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    Forest reflections in the early morning-min

    A beautiful place for reflection.

    Other years we have traveled through five states by June. But covering shorter distances and staying for longer in each place has given us wonderful rewards this year.

    Early morning by a forest stream-min

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    Sunburst between the trees in the forest-min

    The morning sun twinkles between the trees.

    Sunrise in the forest-min

    Dawn light.

    Fifth wheel RV in the forest at sunset-min

    Sometimes it’s nice just to relax in the forest and get away from it all!

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    Broken Arrow Trail in Sedona, AZ – What a Hike!

    May 2019 – One of the most popular trails in Sedona, Arizona, is the Broken Arrow Trail. There are actually two trails called Broken Arrow that run more or less parallel to each other: a narrow path for hikers and mountain bikers and a wide 4×4 jeep road for motorized vehicles.

    Broken Arrow Trail Hike and Jeep tour in Sedona Arizona-min

    Broken Arrow Trail in Sedona, Arizona, is great for hiking, biking, horseback riding and motorized buggies too!

    We set out early in the morning and the light was beautifully filtered through the trees.

    Early morning light hiking Broken Arrow Trail Sedona Arizona-min

    Shafts of light fill our view in the early morning.

    Lovely wildflowers were blooming.

    Broken Arrow Trail Sedona Arizona early morning puppy hike in wildflowers-min

    Buddy pauses in the wildflowers

    Wildflower in Sedona Arizona-min

    Such a rich color, and so delicate too!

    After a brief section going through the woods and climbing a little, the views began to open up in spectacular fashion.

    Hiking Broken Arrow Trail Sedona Arizona_-min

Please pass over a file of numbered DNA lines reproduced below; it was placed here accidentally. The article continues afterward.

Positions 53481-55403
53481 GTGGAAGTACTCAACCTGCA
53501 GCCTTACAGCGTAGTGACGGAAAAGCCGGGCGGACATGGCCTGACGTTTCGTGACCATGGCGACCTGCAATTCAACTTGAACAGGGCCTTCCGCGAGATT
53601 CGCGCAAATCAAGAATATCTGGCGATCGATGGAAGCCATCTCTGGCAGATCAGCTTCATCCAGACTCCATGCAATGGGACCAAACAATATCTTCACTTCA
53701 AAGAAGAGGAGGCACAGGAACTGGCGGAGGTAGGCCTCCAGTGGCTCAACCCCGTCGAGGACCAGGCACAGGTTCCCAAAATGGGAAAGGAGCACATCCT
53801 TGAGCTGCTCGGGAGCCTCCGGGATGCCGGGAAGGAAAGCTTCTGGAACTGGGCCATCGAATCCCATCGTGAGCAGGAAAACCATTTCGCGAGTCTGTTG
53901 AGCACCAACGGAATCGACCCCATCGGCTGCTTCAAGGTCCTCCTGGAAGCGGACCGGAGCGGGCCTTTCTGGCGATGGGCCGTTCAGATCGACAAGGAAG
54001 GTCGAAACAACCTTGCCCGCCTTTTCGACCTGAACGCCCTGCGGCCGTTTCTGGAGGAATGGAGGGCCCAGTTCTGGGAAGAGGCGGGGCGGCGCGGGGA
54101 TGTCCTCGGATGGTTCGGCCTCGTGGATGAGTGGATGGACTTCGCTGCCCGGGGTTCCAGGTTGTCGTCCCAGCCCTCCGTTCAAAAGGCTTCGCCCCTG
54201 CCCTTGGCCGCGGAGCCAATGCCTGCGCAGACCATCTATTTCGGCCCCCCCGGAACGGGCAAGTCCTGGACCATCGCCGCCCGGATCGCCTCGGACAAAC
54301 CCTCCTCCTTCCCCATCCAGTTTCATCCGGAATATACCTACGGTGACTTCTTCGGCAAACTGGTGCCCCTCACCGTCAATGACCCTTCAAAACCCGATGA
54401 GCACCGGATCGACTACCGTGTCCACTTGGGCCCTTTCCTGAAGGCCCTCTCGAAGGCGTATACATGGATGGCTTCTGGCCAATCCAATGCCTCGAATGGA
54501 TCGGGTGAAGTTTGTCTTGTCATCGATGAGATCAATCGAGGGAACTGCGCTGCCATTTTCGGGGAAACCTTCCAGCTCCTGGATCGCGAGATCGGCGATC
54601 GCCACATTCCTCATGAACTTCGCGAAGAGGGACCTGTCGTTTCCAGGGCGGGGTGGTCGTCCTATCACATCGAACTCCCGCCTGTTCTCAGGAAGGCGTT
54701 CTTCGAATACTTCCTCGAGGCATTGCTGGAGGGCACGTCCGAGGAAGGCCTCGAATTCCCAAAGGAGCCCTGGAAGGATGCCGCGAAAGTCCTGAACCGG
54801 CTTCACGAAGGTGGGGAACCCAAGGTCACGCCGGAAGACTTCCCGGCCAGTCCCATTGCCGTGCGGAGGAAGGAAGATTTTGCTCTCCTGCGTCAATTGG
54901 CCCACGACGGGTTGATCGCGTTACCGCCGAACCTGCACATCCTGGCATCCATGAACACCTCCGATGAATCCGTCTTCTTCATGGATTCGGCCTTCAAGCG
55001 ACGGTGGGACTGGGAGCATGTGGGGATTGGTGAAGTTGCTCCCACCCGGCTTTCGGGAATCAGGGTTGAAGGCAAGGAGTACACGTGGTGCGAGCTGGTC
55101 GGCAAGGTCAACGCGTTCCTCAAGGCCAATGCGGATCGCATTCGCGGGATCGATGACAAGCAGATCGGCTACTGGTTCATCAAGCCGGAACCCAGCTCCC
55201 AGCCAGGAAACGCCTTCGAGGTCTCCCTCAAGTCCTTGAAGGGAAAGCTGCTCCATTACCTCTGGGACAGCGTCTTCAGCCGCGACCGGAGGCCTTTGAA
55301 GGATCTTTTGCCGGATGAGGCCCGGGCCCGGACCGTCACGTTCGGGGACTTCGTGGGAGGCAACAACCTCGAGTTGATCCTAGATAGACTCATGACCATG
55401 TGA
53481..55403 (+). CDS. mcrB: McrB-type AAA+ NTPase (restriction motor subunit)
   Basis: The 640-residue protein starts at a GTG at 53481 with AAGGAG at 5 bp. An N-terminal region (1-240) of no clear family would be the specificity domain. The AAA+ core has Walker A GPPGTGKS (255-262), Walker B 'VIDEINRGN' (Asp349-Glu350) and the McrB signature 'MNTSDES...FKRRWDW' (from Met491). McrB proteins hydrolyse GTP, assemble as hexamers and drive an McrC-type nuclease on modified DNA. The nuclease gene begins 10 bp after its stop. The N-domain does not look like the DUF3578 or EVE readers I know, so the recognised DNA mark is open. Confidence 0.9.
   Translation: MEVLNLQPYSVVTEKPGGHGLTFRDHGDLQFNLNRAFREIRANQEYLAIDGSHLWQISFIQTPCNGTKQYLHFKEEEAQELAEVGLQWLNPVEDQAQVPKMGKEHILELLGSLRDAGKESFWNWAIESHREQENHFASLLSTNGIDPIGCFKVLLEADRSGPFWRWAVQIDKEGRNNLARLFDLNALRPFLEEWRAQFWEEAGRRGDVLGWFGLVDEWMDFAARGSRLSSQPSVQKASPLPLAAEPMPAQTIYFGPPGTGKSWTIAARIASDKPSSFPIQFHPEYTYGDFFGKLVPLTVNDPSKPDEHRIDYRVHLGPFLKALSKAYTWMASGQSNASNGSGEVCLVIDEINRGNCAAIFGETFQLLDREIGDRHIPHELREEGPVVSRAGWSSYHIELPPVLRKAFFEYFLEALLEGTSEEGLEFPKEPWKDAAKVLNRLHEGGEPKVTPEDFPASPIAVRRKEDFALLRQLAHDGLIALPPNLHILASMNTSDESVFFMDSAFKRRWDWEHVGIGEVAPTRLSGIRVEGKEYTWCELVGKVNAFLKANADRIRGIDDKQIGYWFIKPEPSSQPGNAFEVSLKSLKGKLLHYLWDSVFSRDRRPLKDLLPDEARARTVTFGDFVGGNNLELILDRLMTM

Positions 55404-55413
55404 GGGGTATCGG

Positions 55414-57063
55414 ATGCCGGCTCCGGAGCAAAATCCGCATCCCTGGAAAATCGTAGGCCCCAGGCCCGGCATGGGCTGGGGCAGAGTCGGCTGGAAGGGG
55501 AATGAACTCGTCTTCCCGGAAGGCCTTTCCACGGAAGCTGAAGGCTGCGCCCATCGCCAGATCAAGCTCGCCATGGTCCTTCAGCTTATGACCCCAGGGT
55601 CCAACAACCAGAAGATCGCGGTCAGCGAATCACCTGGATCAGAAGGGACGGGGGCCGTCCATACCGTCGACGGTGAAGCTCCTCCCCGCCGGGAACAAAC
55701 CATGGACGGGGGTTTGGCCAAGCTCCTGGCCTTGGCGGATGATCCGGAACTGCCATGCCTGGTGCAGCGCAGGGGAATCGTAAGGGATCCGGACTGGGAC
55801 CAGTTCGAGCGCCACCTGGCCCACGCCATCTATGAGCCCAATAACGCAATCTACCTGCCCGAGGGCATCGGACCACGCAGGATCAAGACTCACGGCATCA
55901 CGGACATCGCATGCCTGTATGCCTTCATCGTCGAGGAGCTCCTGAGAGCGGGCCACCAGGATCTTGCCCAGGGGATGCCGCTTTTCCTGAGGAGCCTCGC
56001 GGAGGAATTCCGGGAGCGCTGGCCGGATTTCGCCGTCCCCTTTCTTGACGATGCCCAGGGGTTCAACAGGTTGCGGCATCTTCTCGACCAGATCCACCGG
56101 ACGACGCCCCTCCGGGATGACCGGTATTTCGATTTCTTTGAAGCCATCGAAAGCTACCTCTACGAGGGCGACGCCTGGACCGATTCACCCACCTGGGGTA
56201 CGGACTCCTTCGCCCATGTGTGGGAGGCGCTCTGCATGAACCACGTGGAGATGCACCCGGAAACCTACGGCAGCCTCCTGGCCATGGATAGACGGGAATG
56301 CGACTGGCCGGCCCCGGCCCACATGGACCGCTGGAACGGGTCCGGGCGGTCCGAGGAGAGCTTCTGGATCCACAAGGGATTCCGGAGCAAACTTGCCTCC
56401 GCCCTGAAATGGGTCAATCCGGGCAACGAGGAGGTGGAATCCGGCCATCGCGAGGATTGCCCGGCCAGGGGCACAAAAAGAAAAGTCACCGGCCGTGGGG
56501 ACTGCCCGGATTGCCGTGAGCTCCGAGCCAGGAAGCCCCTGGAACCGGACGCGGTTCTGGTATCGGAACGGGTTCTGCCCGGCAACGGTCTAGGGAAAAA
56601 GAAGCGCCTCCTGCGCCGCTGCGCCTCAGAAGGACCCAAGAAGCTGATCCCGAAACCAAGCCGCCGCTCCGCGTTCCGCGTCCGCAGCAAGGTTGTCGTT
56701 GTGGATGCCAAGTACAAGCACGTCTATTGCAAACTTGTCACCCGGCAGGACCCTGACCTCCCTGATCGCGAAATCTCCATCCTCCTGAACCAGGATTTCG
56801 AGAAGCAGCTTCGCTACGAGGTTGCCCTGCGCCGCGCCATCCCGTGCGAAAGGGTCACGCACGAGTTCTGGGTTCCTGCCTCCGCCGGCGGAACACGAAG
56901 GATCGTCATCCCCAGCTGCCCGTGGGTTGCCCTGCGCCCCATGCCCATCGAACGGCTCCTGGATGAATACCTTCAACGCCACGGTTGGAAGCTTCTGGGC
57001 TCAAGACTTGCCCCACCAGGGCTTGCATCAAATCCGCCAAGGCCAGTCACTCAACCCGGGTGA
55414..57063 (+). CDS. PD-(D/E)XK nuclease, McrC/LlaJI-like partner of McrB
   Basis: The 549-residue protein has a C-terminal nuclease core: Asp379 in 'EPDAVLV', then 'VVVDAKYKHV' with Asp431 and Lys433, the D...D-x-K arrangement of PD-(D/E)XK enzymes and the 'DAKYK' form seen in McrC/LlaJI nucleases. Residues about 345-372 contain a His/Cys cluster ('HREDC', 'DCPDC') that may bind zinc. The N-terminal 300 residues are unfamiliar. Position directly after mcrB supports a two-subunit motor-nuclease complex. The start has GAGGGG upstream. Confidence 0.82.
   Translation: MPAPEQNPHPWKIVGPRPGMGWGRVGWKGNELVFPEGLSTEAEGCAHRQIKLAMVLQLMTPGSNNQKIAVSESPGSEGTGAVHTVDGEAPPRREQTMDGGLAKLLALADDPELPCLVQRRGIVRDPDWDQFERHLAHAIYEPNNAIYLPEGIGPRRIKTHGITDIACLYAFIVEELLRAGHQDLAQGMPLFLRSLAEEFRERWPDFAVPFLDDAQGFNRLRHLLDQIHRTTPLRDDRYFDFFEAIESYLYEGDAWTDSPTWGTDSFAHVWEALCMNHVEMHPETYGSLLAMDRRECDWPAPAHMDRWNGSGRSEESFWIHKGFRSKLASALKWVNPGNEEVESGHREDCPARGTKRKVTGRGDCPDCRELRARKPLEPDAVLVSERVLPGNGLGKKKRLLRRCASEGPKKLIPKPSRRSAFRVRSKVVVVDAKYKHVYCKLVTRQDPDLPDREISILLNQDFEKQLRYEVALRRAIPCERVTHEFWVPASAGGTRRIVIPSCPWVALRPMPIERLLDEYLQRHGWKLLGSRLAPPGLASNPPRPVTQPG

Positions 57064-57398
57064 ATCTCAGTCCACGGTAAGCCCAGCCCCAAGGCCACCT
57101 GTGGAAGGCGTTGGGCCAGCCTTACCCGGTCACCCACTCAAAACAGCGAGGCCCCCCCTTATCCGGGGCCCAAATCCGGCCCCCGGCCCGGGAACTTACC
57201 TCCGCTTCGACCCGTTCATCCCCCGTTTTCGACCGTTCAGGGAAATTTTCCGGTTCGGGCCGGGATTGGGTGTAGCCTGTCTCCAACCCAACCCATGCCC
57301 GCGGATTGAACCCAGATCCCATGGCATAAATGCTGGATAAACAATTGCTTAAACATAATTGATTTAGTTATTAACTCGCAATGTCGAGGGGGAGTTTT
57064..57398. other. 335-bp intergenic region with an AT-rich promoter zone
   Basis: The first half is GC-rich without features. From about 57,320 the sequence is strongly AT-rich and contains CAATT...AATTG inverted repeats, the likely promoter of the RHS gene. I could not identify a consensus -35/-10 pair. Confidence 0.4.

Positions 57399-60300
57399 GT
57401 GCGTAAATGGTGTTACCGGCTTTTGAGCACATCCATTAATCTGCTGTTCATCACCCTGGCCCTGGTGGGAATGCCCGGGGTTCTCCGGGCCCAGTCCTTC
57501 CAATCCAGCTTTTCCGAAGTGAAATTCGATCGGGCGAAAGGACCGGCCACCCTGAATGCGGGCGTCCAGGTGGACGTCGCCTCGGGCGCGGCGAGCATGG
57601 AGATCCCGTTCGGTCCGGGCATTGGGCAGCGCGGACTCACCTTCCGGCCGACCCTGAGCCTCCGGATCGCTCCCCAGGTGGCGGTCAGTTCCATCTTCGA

A short climb through the woods brought us to some breathtaking views.

    Hike Broken Arrow Trail Sedona Arizona-min

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    The hiking trail and the jeep road criss-cross every so often, and when we climbed up on a plateau we could see a side-by-side down below.

    UTV on Broken Arrow Trail Sedona Arizona Views-min

    Which is more fun, a buggy ride or a hike? Undoubtedly best to do both!

    But at this early hour the hiking trail was quiet and we enjoyed the wonderful peace and serenity of being by ourselves in the woods greeted by happily chirping birds as we walked.

    Hiking Broken Arrow Trail Sedona Arizona-min

    Peace.

    Sedona’s hiking trails are incredible because you never have to walk very far to get an eye-popping view, and this trail was full of them.

    Views on hiking Broken Arrow Trail Sedona Arizona-min

    Views, views, views!

    hiking Broken Arrow Trail Sedona Arizona Views-min

    I’m not sure if Buddy was more captivated by the views or the lizards!

    Puppy hiking Broken Arrow Trail Sedona Arizona-min

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    The rising sun warmed the rocks and we breathed deeply in the soft air. Sedona is beloved by everyone who goes there, and mystics and psychics have been drawn to it for a long time. They feel a spiritual power in the red rocks, and no wonder. It is easy to feel a deep connection to life and nature while soaking in these sublime views.

    View on Broken Arrow Trail Sedona Arizona-min

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    Posing puppy Broken Arrow Trail Sedona Arizona_-min

    Does our little companion feel the power of the vortex?

    Dramatic red rocks Broken Arrow Trail hike Sedona Arizona-min

    Nature’s skyscrapers!

    As the morning progressed we saw a few mountain bikers go by.

    Mountain bike on Broken Arrow Trail Sedona Arizona_-min

    We shared our hike with a few cyclists. It’s a memorable trail no matter how you do it!

    Broken Arrow is one of the top jeep destinations in the Sedona area, and before long the first Pink Jeep Tour of the day showed up.

    Pink Jeep Tour Broken Arrow Trail Sedona Arizona-min

    A Pink Jeep rolled into view.

    The drivers love to give the passengers a few thrills along the way, and we watched several pink jeeps come out of the woods and then climb over the wide rocks at crazy angles. The passengers whooped and hollered the whole while.

    One driver yelled to his passengers, “It’s my first day. I don’t really know what I’m doing!” as he swerved all over the place on the flat rocks.

    Pink Jeep Tour Sedona Arizona-min

    The drivers are all great entertainers and they love to give their passengers a thrill.

    Pink Jeep Tour Broken Arrow Trail Sedona Arizona-min

    What a fun way to experience the Broken Arrow Trail!

    Of course, there are stunning red rock hikes all over several western states, but what impresses me about Sedona is how the residential communities and the hiking trails have somehow managed to blend into each other without one treading on the other too much.